Consideration will also need to be given to whether your contract includes an “act of government” as a force majeure event and the extent of the definition of this event in the contract.
Disruption to your supply chain may also be either specifically covered or covered by more general force majeure language commonly found in contracts.
If your contract does not contain a force majeure clause or your clause is too constrained to be of assistance, all may not be lost since the legal doctrine of frustration or the defence of illegality may assist you.
Illegality and frustration
In the absence of a force majeure clause, the doctrine of frustration or the defence of illegality may be available.
A contract is frustrated whenever the law recognises that without default of either party a contractual obligation has become incapable of being performed because the circumstances in which performance is called for would render it a thing radically different from that which was undertaken in the contract.
An English law-governed contract is discharged if its performance becomes illegal under English law provided that the illegality clearly prohibits performance. If performance is illegal in any specific case, the Court itself may of its own volition – and without the defendant pleading the defence of illegality - refuse a remedy to the counter-party suing in respect of any non-performance since this is a public policy issue.
Each case would however fall to be considered on its own facts and the availability of the doctrine of frustration or the defence of illegality to assist in any given case is dependent not on the interpretation of the contractual words but on the application of an extensive body of case-law.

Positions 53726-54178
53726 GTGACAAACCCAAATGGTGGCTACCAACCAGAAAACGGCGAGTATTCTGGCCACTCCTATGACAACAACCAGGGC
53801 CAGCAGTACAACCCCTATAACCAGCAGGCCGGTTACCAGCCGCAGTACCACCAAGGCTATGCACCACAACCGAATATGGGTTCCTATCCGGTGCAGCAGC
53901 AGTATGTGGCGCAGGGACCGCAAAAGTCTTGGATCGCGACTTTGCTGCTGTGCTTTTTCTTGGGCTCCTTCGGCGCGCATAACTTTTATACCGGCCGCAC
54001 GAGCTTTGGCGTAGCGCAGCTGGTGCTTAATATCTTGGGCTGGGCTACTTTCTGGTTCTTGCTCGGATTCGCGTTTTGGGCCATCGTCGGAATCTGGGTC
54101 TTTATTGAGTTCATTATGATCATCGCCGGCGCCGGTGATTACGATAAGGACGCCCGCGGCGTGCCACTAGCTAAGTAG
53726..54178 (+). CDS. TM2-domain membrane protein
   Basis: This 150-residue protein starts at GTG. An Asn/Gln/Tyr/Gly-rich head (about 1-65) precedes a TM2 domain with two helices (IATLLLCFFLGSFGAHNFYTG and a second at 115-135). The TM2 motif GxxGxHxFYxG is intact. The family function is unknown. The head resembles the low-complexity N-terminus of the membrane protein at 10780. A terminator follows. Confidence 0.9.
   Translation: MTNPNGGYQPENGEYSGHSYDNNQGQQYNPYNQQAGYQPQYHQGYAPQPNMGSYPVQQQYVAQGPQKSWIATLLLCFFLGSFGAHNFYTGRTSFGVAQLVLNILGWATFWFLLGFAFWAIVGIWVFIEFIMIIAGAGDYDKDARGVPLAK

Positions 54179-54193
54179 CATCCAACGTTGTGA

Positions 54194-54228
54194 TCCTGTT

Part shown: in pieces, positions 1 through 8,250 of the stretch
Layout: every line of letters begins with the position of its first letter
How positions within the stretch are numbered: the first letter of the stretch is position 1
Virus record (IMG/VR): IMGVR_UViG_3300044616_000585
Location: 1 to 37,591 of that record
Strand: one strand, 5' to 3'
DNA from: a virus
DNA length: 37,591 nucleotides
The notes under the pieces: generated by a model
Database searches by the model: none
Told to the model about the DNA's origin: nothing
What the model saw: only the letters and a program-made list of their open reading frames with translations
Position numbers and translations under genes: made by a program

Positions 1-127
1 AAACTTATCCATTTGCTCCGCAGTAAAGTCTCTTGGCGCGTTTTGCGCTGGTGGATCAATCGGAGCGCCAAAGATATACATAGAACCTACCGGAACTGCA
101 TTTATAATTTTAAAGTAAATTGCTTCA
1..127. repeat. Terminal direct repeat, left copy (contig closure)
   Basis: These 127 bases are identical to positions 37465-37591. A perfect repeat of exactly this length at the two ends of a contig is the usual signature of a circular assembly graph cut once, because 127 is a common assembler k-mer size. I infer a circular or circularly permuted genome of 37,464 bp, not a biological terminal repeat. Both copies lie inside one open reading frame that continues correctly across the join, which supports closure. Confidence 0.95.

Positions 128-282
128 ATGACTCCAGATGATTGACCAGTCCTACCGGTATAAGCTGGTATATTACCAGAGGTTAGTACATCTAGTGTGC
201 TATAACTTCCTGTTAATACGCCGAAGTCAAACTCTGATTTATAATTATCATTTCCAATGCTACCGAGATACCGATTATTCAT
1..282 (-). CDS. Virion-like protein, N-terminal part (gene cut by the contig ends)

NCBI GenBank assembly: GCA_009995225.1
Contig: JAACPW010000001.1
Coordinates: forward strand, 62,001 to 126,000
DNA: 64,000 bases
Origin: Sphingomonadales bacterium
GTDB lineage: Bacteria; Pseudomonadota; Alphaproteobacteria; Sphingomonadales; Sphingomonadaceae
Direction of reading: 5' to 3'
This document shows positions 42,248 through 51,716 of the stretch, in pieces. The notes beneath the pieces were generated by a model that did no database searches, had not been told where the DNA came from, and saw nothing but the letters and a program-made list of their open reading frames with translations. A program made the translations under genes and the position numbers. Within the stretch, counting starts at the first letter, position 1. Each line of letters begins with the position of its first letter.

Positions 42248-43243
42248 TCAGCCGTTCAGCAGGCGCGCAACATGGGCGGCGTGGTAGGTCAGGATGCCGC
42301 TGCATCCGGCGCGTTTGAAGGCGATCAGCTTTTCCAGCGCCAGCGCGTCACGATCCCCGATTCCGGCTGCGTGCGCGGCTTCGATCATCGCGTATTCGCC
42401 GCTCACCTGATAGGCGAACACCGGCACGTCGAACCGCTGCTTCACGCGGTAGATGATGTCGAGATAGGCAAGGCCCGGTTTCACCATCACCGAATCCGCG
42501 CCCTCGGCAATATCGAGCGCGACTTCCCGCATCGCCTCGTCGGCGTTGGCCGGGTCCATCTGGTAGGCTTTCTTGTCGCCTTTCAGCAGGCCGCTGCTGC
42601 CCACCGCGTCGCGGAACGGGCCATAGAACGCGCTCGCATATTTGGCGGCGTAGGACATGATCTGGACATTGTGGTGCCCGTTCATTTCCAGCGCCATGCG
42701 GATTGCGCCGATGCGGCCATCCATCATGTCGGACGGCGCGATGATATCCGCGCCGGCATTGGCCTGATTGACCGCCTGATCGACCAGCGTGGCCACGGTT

No claims provisions
As with many EU sanctions regimes, the EU’s Russian sanctions contain so-called ‘no claims’ provisions, which protect a party who refuses to perform a contract on the basis that they may breach EU sanctions from claims that they might otherwise face. This prohibits designated parties and, as regards some of the restrictions, any Russian person (whether designated or otherwise) from bringing claims in connection with the performance of a contract or transaction, which has been affected by the EU’s sanctions. The UK’s Russian sanctions regime does not contain these provisions. This is an area of divergence that may be significant depending on the construction of the contract.
You should check any insurances on which claims could arise (including trade credit, travel, property etc.) to see whether they contain sanctions clauses. Typically insurance policies will contain a provision that will suspend cover and payment of existing claims where that cover or claim would be impacted by sanctions. Sometimes the policy will allow insurers to cancel cover on notice.
The UK Government and EU have introduced specific sanctions prohibiting the provision of any insurance for aviation and space goods and technology to a person connected with Russia or for use in Russia. Any insurer of such insurance has to cease to insure such risks as from 28 March 2022. It is possible that other sectors may also be targeted.
You may be able to escape liability for a failure to perform arising out of the imposition of sanctions and/or generally the current conflict in Ukraine by relying on a force majeure clause but careful consideration needs to be given to how a Court is likely to interpret what that clause covers before any reliance is placed on it: wrongful reliance could lead to a liability in damages for repudiatory breach of the contract.
Usually a force majeure clause will provide the most certainty to a party but if it is not sufficiently widely drafted, is badly drafted or you don’t have one, it is important not to forget to consider whether you could be assisted by the doctrine of frustration or the defence of illegality.